Facebook Suspends Profile of Conspiracy Theorist, InfoWars Founder Alex Jones

Alex-Jones

A Facebook spokesperson confirmed in an email that the social network has enforced a 30-day time out for Jones after he was found to have violated Facebook's Community Standards. Both pages published new posts on Friday morning, with Jones appearing on a livestream on the Infowars page. "All four videos have been removed from Facebook".

"Our community standards make it clear that we prohibit content that encourages physical harm (bullying), or attacks someone based on their religious affiliation or gender identity (hate speech)", Facebook said in a statement. According to a report from CNET, Facebook banned Jones after it determined four videos on his pages violated its community standards.

This week, Facebook determined that one of Jones' recent videos - an inflammatory rant in which he accused Robert Mueller, the special counsel charged with the Russian Federation probe, of supporting paedophilia and pantomimed shooting him - did not violate its policies.

Facebook did not immediately reply to Fortune's request for comment.

It's the kind of step YouTube has yet to take against Jones.

Infowars said the the videos were deleted because they were "critical of liberalism". The spokesperson said the company made a mistake when it initially reviewed the video and corrected it upon reviewing the content again. The Alex Jones Channel received a strike back in February, but that has since expired.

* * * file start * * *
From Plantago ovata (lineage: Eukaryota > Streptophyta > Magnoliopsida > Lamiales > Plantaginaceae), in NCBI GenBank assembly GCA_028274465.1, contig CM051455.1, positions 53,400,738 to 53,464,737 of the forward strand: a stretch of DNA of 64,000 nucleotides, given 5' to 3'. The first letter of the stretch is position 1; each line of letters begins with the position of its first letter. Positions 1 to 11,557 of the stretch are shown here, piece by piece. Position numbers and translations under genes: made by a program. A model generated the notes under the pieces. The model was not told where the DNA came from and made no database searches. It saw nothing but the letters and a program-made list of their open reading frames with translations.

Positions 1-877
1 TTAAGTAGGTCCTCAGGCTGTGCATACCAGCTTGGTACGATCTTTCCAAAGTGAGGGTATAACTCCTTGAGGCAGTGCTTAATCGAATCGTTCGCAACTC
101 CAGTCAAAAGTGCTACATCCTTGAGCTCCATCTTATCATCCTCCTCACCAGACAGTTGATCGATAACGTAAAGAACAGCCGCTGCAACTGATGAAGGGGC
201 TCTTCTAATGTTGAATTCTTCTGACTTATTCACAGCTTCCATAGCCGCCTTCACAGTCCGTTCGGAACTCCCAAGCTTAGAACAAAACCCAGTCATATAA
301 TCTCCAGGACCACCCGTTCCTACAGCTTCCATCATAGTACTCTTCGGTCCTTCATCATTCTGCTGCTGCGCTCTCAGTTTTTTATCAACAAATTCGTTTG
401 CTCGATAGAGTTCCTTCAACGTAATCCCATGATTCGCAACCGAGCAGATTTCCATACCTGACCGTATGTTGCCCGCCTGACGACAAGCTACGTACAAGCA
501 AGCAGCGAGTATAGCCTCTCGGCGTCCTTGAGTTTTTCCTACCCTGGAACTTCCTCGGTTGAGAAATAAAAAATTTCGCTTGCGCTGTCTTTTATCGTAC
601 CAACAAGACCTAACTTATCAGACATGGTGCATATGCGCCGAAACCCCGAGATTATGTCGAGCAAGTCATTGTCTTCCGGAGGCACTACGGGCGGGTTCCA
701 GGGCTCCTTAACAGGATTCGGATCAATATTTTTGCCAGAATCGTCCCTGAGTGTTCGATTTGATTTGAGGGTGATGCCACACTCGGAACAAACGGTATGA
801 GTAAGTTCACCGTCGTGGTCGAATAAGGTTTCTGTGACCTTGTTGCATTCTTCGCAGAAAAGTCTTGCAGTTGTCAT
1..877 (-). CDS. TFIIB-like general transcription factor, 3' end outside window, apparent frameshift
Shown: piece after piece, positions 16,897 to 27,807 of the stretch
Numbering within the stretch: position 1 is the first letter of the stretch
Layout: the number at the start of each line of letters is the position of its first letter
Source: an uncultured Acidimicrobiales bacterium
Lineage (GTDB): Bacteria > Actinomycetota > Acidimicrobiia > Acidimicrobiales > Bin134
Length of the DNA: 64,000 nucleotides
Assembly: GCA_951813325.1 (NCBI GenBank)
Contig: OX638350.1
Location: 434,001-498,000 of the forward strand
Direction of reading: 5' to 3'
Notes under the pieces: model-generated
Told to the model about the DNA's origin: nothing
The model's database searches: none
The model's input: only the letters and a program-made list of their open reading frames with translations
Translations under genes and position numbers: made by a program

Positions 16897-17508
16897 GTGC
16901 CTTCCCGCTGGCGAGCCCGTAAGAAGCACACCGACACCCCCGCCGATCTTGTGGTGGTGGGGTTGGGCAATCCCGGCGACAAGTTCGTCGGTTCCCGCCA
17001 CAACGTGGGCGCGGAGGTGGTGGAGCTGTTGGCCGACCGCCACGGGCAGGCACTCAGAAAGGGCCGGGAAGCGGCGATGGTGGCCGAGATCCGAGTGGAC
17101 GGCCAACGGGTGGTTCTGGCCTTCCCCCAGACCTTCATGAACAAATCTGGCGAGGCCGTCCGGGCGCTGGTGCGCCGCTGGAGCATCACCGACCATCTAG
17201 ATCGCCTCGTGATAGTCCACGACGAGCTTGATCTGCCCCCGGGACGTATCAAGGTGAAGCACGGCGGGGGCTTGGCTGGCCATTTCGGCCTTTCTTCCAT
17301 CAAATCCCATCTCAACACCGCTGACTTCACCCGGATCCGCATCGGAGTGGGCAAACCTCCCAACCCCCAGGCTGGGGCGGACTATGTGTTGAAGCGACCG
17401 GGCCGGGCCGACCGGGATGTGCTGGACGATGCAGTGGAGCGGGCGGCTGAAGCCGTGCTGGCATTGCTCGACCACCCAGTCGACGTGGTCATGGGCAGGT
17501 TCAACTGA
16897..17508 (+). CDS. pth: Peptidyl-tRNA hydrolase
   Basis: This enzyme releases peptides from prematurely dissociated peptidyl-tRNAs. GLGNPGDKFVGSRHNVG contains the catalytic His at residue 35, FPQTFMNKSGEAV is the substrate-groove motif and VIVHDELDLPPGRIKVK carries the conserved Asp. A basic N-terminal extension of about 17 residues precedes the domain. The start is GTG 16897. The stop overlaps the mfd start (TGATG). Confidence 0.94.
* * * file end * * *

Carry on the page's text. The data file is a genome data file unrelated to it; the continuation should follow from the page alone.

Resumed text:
A reminder: Jones was recently sued by parents of children massacred in the Sandy Hook elementary school shooting after his website InfoWars spread conspiracy theories that the children were "crisis actors" and that the shooting was a hoax. The company still claims that the video doesn't violate its community standards.

This month, at a press event in NY about Facebook's efforts to combat misinformation and false news, a reporter from CNN questioned company executives about why Infowars was still allowed to have a Facebook account.

Since founding Infowars in 1999, Jones has built a vast audience. In the statement, Jones accused CNN of publicly calling for the banning of his free speech and of being on a "campaign against competing news organizations and the First Amendment", which he called "outrageously anti-American". In three separate lawsuits, eight Sandy Hook families and an Federal Bureau of Investigation agent have sued Jones for defamation, The New York Times reports.

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